3. Narrow down the solutions to the top 3-5 vote-getting solutions.

Brainstorm Part 3: (approx. 20-40 minutes)

  1. Using the 3-5 solutions selected in Round 2, challenge the group the undertake a lightning round.
  2. Start with one of the selected solutions. Ask the group to quickly alphabrainstorm builds on the concept and record the builds on a notepad. (Note: Make sure to label your notepad pages, to make organizing notes easier.)
  3. Follow the same process for all selected concepts.

Post-Brainstorm:

  1. Thank all the participants for their input
  2. Select concepts for further development  (can be done alone or as part of the group)
  3. Be sure to capture all the notes and take them with you. It makes big ideas infinitely more portable and permanent.

 

Get the WEEKLY update about brainstorming and creative thinking from BrainBoltz.com.

Please note: we talk personal infortmaion very seriously and would never sell or distribute your personal information.

Brainstorm Technique #10: Sense From Nonsense

Brainstorm Technique: Sense From Nonsense

When it comes to problem-solving, generating a nonsense solution can be much easier than thinking of a good, workable solution. First, there’s no pressure involved in generating a solution you know is outlandish. Second, it gets the creative wheels turning and warmed up. Finally, it lightens the mood as brainstorm participants attempt to outdo each other. With Sense From Nonsense, you’ll be given full license to explore the absurd to find nuggets of wisdom that can help you achieve your brainstorm goal.

Ideal Activity For:
concept development, idea generation, theme development, blue sky thinking

Brainstorm Tools:
2-3 easel pads
permanent markers
small to medium sized meeting space

# of Participants:
4-10+

How To Brainstorm With Sense From Nonsense:
Pre-Brainstorm:

  1. Review the Brainstorm Bill of Rights
  2. Review the Brainstorm Prep Checklist and answer the appropriate questions
  3. Gather supplies and book a small to medium sized conference room

Brainstorm Intro: (approx. time varies by experience level)

  1. Review Brainstorm Bill of Rights with participants
  2. Establish the goal of the brainstorm by discussing the BrainBrief™
  3. Kick-off the meeting with an Icebreaker (if needed)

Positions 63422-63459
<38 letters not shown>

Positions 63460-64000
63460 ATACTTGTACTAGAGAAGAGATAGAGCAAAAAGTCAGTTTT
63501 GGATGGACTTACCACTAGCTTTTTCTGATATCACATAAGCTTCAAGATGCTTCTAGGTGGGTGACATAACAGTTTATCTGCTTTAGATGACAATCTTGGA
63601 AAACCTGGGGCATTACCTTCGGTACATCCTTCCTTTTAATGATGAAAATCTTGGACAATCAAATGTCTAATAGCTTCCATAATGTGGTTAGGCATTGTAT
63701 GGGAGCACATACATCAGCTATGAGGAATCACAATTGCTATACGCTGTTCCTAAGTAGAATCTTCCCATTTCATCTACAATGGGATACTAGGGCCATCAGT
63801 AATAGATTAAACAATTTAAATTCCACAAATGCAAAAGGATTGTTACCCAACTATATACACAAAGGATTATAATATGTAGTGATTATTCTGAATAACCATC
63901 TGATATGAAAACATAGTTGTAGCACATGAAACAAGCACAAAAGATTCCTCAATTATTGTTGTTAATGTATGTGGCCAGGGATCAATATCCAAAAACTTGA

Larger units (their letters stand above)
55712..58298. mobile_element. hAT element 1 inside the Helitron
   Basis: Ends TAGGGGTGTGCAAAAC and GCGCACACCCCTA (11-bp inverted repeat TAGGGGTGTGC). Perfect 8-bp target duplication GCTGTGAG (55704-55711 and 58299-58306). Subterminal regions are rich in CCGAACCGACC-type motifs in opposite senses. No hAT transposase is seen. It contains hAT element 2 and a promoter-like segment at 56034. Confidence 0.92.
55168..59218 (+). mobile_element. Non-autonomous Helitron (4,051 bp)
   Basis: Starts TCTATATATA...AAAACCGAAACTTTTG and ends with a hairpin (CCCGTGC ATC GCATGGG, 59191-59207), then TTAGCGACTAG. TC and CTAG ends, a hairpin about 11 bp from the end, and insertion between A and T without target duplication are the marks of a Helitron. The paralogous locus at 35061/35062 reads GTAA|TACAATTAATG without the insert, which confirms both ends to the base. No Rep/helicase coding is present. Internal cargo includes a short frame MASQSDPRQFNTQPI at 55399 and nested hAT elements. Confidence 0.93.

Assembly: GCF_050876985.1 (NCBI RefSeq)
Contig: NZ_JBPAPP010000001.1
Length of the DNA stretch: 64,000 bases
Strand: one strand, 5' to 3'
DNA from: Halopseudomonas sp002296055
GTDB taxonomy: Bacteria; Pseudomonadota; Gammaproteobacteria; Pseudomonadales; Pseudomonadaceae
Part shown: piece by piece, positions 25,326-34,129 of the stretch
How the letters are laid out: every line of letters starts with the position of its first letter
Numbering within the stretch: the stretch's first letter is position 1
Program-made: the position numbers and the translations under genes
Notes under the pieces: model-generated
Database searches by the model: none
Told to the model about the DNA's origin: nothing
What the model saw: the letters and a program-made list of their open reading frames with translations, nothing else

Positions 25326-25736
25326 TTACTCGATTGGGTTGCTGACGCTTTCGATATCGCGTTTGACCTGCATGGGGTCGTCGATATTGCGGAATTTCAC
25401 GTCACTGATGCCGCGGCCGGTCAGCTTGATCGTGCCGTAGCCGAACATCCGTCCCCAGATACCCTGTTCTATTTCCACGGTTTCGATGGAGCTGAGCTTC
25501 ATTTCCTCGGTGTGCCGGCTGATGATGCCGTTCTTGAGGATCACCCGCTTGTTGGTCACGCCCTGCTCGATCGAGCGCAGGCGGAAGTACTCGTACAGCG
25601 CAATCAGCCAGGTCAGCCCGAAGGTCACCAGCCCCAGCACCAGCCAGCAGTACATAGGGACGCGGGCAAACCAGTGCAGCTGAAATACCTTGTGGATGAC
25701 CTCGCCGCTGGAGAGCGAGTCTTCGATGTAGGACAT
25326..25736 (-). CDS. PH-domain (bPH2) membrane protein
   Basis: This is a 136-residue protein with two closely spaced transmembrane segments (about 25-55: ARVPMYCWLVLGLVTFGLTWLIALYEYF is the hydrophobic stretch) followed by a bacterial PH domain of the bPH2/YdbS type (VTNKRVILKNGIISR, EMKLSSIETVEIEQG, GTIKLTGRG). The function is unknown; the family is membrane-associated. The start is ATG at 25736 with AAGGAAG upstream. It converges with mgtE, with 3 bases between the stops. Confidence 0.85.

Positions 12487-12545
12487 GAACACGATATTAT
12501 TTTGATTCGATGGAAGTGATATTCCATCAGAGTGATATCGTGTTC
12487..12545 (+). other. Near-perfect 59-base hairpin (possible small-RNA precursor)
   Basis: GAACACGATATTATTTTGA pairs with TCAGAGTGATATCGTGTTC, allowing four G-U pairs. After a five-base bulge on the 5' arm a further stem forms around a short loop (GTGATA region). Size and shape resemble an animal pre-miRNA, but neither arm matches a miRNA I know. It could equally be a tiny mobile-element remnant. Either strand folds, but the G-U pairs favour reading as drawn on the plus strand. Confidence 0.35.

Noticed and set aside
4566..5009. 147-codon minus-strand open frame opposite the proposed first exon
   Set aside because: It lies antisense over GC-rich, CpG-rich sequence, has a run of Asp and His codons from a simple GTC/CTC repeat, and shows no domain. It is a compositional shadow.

Brainstorm Part 1: (approx. 5-10 minutes)

  1. After quickly recapping the goal of the brainstorm session, give members to the group a few minutes to work independently to generate a nonsense solution to the opportunity at hand.
  2. If you’re working with an inexperienced group of brainstormers or creative thinkers, it may be best to develop a nonsense solution beforehand that you can read to the group. This will encourage them to push the boundaries and refrain from filtering themselves.
  3. When the group has one minute left, give them a time check and ask them to put any finishing touches on their idea.

Brainstorm Part 2: (approx. 5-15 minutes)

  1. Ask each participant to pass their paper in one direction (left, right or something unique)
  2. Give the new brainstorm participant the challenge of taking the nonsense idea and looking for a nugget of wisdom.
  3. Remind them, that they’re not responsible for developing the concept. They merely need to identify what it is.
  4. To ease the process of finding the nugget, invite participants to consider the exact opposite of the nonsense solution, change one key feature for the positive or exaggerate  some aspect of their nonsense solution in a positive manner.

Brainstorm Part 3: (approx. 20-40 minutes)

  1. Invite brainstorm participants to share their nugget with the larger group.
  2. Record ideas on an easel pad and invite everyone to build on and further explore them.
  3. Encourage conversation about each suggestion by asking probing questions.

Post-Brainstorm:

  1. Thank all the participants for their input
  2. Select concepts for further development  (can be done alone or as part of the group)
  3. Be sure to capture all the notes and take them with you. It’s often easiest to take digital photos for reference at a later date.

inspired by a suggestion from @cazazz

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Please note: we talk personal infortmaion very seriously and would never sell or distribute your personal information.

Brainstorm Technique #9 – SuperModding

Brainstorm Technique: SuperModding

A super modified race car looks very similar to a standard car, except one or two attributes are exaggerated. Whether it’s a big, shiny engine or an enormous wing on the top of the car, it’s hard to miss. With supermodding, you apply the same basic process to the subject of your brainstorm session.